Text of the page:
Par. Worthy fellows; and like to prove most sinewy sword-men, [Exeunt BERTRAM and PAROLLES.

Enter LAFEU. Laf. Pardon, my lord, (Kneeling.] for me and

for my tidings. King. I'll fee thee to stand up.

9 They are the foremost in the fashion.

10 It seems to me that this passage has been wrongly pointed and improperly explained, there do muster true gait; if addressed to Bertran, it means there exercise yourself in the gait of fashion; eat, &c. But perhaps we should read they instead of there, or else insert they after gait; either of these slight emendations would render this obscure passage perfectly intelligible.

11 The dance.

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dance canary"


Then here's a man Stands, that has brought his pardon. I would, you Had kneeld, my lord, to ask me mercy; and That, at my bidding, you could so stand up.

King. I would, I had; so I had broke thy pate, And ask'd thee


for't. Laf.


But, my good lord, 'tis thus; Will you be cur'd
Of your infirmity ?



you eat
No grapes, my royal fox? yes, but you will,
My noble grapes, an if my royal fox
Could reach them: I have seen a medicine 13,
That's able to breathe life into a stone;
Quicken a rock, and make


14, With spritely fire and motion; whose simple touch Is powerful to araise king Pepin, nay, To give great Charlemain a pen in his hand, And write to her a love-line 15. King.

What her is this? Laf. Why,doctor she: My lord, there's one arriv'd, If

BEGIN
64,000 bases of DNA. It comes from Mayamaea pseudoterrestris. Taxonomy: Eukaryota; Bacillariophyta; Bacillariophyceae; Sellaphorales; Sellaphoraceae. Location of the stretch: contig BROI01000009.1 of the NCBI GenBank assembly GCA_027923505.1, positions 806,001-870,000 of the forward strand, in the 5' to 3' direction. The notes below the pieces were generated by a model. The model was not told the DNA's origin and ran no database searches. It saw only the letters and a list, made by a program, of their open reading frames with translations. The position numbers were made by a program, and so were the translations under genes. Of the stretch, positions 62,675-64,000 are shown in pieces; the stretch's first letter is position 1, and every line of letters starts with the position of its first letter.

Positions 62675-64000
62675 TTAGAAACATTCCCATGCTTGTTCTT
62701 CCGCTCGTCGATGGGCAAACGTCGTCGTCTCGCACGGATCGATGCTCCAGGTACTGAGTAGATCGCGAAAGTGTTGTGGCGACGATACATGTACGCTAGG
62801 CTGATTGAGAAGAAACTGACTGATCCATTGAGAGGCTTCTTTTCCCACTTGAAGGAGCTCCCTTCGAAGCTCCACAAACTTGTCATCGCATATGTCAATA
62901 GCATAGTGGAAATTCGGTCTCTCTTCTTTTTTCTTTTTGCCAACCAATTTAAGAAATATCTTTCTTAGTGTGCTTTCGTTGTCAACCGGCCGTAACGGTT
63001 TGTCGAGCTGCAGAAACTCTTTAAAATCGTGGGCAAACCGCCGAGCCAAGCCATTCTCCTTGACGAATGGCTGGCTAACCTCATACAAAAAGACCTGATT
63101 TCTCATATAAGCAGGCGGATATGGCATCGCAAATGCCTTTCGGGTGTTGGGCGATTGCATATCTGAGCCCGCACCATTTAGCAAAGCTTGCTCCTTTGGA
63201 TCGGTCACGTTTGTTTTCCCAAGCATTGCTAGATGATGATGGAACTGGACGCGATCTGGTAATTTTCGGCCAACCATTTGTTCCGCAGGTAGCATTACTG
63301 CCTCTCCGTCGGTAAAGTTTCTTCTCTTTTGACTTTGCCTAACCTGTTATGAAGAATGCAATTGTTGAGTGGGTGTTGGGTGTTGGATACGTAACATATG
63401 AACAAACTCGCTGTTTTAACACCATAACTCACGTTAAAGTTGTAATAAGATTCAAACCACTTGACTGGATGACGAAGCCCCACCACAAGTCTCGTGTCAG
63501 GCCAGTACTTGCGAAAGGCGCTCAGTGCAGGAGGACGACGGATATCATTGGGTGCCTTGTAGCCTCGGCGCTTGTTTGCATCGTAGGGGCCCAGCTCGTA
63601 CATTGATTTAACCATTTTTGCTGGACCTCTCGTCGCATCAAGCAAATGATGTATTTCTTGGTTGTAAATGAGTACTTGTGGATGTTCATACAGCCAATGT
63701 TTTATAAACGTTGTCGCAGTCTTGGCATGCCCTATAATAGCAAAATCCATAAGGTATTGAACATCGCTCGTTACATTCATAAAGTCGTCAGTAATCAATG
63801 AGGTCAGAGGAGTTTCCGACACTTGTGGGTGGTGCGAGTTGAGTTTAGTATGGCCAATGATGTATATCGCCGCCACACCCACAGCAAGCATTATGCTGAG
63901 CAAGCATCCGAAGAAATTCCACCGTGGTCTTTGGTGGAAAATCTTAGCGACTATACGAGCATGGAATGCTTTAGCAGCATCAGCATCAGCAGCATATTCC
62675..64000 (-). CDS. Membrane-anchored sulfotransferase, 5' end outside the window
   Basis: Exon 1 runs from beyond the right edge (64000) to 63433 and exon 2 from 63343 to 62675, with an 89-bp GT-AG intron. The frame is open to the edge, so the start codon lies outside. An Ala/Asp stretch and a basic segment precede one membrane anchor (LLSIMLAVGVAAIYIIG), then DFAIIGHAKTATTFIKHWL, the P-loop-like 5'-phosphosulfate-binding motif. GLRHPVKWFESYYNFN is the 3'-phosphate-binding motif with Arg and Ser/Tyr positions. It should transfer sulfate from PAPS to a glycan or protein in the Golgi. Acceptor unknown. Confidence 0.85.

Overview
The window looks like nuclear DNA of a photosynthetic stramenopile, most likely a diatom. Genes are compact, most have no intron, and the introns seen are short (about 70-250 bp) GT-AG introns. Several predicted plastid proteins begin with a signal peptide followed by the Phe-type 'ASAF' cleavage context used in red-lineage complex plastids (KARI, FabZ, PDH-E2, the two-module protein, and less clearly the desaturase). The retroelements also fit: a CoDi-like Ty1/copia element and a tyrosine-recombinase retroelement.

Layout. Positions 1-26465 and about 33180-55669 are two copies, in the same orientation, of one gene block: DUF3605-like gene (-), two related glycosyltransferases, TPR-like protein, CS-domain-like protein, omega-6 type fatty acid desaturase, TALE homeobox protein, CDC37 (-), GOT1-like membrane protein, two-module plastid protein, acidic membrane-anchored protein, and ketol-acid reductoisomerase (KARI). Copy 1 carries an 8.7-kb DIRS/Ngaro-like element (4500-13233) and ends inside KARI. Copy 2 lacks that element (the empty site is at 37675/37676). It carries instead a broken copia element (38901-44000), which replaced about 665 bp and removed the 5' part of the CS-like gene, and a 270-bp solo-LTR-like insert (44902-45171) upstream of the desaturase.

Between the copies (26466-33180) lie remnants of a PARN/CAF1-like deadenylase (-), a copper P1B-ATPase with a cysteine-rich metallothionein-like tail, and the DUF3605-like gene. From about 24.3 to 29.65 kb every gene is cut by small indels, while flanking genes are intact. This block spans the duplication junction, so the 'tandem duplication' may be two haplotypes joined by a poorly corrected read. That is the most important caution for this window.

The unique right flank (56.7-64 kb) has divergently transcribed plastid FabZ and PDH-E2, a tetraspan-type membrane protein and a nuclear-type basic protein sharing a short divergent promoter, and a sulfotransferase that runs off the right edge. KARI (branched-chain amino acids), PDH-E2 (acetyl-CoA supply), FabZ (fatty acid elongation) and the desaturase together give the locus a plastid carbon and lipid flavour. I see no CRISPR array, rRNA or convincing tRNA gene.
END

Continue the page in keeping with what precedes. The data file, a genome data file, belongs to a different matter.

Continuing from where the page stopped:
you will see her,—now, by my faith and honour, If seriously I may convey my thoughts In this my light deliverance, I have spoke With one, that, in her sex, her years, profession 16,

12 This word, which is taken from breaking a spear across in chivalric exercises, is used elsewhere by Shak-peare where a pass of wit miscarries. See As You Like It, Act iii. Sc. 4, note 4.

13 Medicine is here used by Lafeu ambiguously for a female physician.

14 It has been before observed that the canary was a kind of lively dance.

15 Malone thinks something has been omitted bere: to complete the sense the line should read :--

* And cause him write to her a love line.' 16 By profession is meant her declaration of the object of her coming.

Wisdom, and constancy, hath amaz’d me more
Than I dare blame my weakness 17: Will you see her,
(For that is her demand,) and know her business?
That done, laugh well at me.

Now, good Lafeu,
Bring in the admiration; that we with thee
May spend our wonder too, or take off thine,
By wond’ring how thou took'st it.

Nay, I'll fit

you, And not be all day neither. [E.cit LAFEU. King. Thus he his special nothing ever prologues.

Re-enter LAFEU, with HELENA.
Laf. Nay, come your ways 18.

This haste hath wings indeed.
Laf. Nay, come your ways:
This is his majesty, say your mind to him:
A traitor you do look like; but such traitors
His majesty seldom fears: I am Cressid's uncle 19,
That dare leave two together; fare you well. [Exit.

King. Now, fair one, does your business follow us?

Hel. Ay, my good lord. Gerard de Narbon was My father; in what he did profess, well found 20,

King. I knew him.

Hel. The rather will I spare my praises towards him; Knowing him, is enough. On his bed of death Many receipts he gave me; chiefly one, Which, as the dearest issue of his practice,

17 This is one of Shakspeare's perplexed expressions :- To acknowledge how much she has astonished me would be to acknowledge more weakness than I am willing to do.'

18 Steevens has inconsiderately stigmatized this with the title of vulgarism. Malone has justly defended it as the phraseology of the poet's age, and adduces a similar mode of expression from our excellent old version of the Bible.

19 I am like Pandarus. See Troilus and Cressida. 20 Of known and acknowledged excellence.